Lloyd Shapley, one of two Americans who were awarded the 2012 Nobel economics prize, is pictured at his home in the Pacific Palisades area of Los Angeles on Monday, Oct. 15, 2012. Mr. Shapley, 89, and Alvin Roth were recognized for their studies on the matchmaking that takes place when doctors are coupled up with hospitals, students with schools and human organs with transplant recipients. The work of the two scholars has sparked a flourishing field of research and helped improve the performance of many markets, the Royal Swedish Academy of Sciences said. Mr. Shapley is a professor emeritus at the University of California at Los Angeles. (AP Photo/Reed Saxon)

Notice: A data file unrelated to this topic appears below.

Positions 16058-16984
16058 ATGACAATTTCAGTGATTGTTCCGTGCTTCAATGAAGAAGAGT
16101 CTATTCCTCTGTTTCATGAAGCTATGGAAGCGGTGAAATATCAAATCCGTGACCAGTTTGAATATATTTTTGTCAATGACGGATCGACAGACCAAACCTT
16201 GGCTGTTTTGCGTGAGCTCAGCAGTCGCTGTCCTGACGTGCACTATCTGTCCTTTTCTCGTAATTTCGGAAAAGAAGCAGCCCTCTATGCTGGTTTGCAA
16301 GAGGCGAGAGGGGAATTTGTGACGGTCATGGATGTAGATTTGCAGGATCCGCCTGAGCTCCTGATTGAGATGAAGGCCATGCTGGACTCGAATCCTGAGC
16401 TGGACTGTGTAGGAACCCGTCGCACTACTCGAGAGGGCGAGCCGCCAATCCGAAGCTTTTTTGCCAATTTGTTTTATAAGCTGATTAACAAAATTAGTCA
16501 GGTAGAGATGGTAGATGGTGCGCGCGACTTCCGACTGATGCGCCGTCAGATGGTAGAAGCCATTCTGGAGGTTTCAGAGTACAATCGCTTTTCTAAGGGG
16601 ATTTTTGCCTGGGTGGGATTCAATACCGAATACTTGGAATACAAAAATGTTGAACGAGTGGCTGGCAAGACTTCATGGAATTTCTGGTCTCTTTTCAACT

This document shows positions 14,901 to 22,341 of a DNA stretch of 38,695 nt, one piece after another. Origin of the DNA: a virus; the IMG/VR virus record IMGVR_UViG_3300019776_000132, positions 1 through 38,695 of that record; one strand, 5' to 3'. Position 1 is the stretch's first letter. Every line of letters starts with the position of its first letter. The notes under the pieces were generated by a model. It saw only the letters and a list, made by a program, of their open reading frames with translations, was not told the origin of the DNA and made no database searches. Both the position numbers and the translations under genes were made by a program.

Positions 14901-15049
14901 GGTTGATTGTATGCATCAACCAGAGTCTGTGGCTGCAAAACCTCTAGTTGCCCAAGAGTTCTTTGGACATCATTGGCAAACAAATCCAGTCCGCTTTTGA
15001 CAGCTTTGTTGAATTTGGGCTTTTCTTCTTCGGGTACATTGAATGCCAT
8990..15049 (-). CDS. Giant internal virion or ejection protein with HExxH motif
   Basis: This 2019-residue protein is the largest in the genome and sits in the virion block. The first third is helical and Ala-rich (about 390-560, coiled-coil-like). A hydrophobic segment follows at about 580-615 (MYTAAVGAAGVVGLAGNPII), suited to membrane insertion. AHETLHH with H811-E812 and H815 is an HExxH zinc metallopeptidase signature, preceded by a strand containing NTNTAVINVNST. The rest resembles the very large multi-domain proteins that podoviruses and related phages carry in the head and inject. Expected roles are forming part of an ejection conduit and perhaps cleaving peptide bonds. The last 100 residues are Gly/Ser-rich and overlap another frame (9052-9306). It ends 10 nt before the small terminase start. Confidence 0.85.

Photo by: Reed Saxon

Lloyd Shapley, one of two Americans who were awarded the 2012 Nobel economics prize, is pictured at his home in the Pacific Palisades area of Los Angeles on Monday, Oct. 15, 2012. Mr. Shapley, 89, and Alvin Roth were recognized for their studies on the matchmaking that takes place when doctors are coupled up with hospitals, students with schools and human organs with transplant recipients. The work of the two scholars has sparked a flourishing field of research and helped improve the performance of many markets, the Royal Swedish Academy of Sciences said. Mr. Shapley is a professor emeritus at the University of California at Los Angeles. (AP Photo/Reed Saxon)